But she never made it there.
At Diamante Azul, a small village about two hours from Santa Maria, Figueroa and the Ministry of Health workers, tired and hungry, chose to spend the night. The next day, instead of leaving at noon, as planned, the workers got delayed, and “the military police showed up to enforce the quarantine order,” said Figueroa. She made the tough decision to “wait (the order) out in Diamante, rather than mess with getting past the police,” she said. “I didn’t have any special pass.”
For the next several days, she examined palm trees with Murayari, Diamante Azul Mayor César Ruiz and his son, Silfo, and she bathed on river beaches and enjoyed fish dinners with local families who welcomed her.
Then, on March 22, Figueroa learned that Peru’s borders were closed indefinitely, and that the country wouldn’t support foreigners wanting to return home. “It’s an hour fresh out of the president’s mouth. I’ll be in touch,” Tierney confirmed for Figueroa. (They could talk only if Figueroa sent her a GPS message to call Murayari, if his cell phone worked; there was spotty service in Diamante Azul).
Tierney gave Figueroa’s contact information to the U.S. Embassy in Peru, to get her on an evacuation flight manifest. She also contacted officials at Princeton, while Fine made similar calls at Berkeley, including to Gina Daly, director of federal relations, who so far this semester has handled the cases of four students trapped abroad during the COVID-19 crisis.
Meanwhile, Figueroa asked Diamante Azul’s mayor for a pass to get her through the military-patrolled checkpoints to Iquitos; he said he’d help if there was a flight being arranged. A U.S. Embassy-organized flight from Iquitos to Miami, scheduled for March 26 at noon, looked promising.
But the mayor, while offering Figueroa a boat ride from his son on March 25, suddenly refused her a permit. “He said I’d have to present my case to the military police” at the checkpoints, said Figueroa, who chose to brave it and accept the ride.
In Santa Maria, however, the military police stopped Figueroa, unwilling to let her and Murayari continue on the Nanay River unless she could show her name on a flight manifest. Without a cell phone to display that information, she had no proof. But when Murayari began talking with the authorities, “it made the police more amicable,” she said. “They just let us go with no pass, no proof.”
They parted with the mayor’s son at 3 p.m. in Anguilla, where another boat driver was to complete the trip. But the man insisted on leaving the next day at 3 a.m., to escape travel in the hot midday sun and to skirt just the last two hours of a new national 8 p.m. to 5 a.m. curfew set by Peruvian President Martín Vizcarra. Figueroa knew then that she’d miss her noon flight.
“I told Julie, ‘You’ve done all you can for me. You should get on the flight. I’m just far away, and that’s what it is,” she said. “I’m a student stuck in Peru, and the right people are now aware of my situation.”
“I’d held it together until that point,” said Figueroa. “An old man gave me some really nice grapefruit-infused water that he’d made. I took a bath in the river. There was an empty building where they let us pitch our tents. I’d taken a Benadryl, as my anxiety wouldn’t let me sleep.”
Anxiety and miracles
But while she was brushing her teeth, Figueroa said the boat driver’s brother approached her and urged, “‘Let’s go now. I’ll leave you at the first port in Iquitos.’ It was 8 p.m. I said, ‘I don’t have a permit (for the checkpoint in Yarana); but we’ll see what happens.”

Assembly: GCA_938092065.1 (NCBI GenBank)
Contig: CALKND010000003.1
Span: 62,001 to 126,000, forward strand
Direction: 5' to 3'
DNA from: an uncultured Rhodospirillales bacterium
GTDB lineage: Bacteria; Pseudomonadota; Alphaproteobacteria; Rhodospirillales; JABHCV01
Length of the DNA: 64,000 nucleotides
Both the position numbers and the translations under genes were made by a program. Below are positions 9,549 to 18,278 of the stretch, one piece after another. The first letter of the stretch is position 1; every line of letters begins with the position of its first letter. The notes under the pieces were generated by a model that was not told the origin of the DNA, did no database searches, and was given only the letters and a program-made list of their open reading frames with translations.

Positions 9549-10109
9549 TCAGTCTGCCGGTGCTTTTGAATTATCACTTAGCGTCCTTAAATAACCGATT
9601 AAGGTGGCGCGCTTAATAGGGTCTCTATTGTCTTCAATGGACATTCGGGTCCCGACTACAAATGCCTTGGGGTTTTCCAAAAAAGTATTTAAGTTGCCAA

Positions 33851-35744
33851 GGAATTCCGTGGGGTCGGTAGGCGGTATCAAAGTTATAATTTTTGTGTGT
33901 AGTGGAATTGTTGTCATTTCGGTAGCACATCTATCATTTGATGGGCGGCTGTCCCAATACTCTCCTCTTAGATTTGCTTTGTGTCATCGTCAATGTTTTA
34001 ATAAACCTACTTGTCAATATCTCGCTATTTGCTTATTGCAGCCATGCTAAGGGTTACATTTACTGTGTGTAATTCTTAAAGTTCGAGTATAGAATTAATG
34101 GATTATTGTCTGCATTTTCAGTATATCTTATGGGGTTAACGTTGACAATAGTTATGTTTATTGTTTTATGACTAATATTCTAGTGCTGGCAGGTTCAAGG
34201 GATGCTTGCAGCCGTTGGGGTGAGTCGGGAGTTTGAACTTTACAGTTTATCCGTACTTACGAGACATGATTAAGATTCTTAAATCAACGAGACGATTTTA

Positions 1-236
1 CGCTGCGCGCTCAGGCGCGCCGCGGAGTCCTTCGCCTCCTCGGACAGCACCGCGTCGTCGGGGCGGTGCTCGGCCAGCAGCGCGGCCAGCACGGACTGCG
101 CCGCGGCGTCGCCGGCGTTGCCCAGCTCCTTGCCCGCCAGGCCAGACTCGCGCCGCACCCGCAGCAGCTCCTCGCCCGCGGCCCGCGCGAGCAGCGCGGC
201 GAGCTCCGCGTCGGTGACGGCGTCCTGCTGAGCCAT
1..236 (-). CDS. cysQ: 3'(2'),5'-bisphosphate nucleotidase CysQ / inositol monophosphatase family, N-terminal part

Tierney, hearing of the plan, said “this was the most scared for Giovanna’s safety that I’d been this entire time. The toque de queda (curfew) forbid anyone from leaving their houses for any reason. … the police had already made over 16,000 arrests throughout the country. Because she couldn’t receive this news, I feared she didn’t know how dangerous it would be for her to travel during these hours.”
In the boat, Figueroa hung up her hammock and fell into a deep sleep. Miraculously, “I don’t think we stopped (at the checkpoint),” she said. “We got to Iquitos at 5:30 a.m.” She repaid the boat driver by racing to a gas station to fill her portable plastic gas container with fuel for him, then she and Murayari caught a mototaxi to fetch the rest of her belongings.
“We got stopped once by the police because the driver wasn’t wearing (coronavirus) face protection. I had an extra bandana and gave it to him,” she said. “So, we took roads I’d never been on before to the apartment/office where my things were stored.”
It was 7 a.m. on March 26, and Figueroa, leaving her field assistant at the apartment, made it to the plaza by 8:30 a.m., when her airport shuttle arrived. “At the airport, I finally was reunited with Julie. We hugged, no social distancing,” she said. “I’d barely made it.”
Passengers were given health screenings in the terminal, and on board “there was celebration,” said Figueroa, despite everyone wearing face masks and sitting a seat apart. Within five hours, she was in Miami, where Princeton had booked a hotel suite for Figueroa, Tierney and a Ph.D. student from Cornell University who’d also been in Peru.
Figueroa rented a car the next day and drove four hours to her cousin Sonya’s place in St. Petersburg, to rest before heading to Southern California. “The first thing I did was laundry; it was all damp and smelly,” she said. “My cousin fed me really, really good food. I slept well and took naps. I’ve been watching the news; I’ve been so disconnected.”
It’s hard for her to reflect just yet on the past few weeks. “I’ve had zero time to process,” she said. “I’ve been running on adrenalin.”
But Figueroa said she wouldn’t be back in the states “without the support system from Paul’s network, the role the university played, the Princeton connection and the relationships I’ve made through my work.”
Today, she is finally home in California, where Fine said he has good news: He’s received a grant and can hire Figueroa to return to Peru in the fall and continue her research.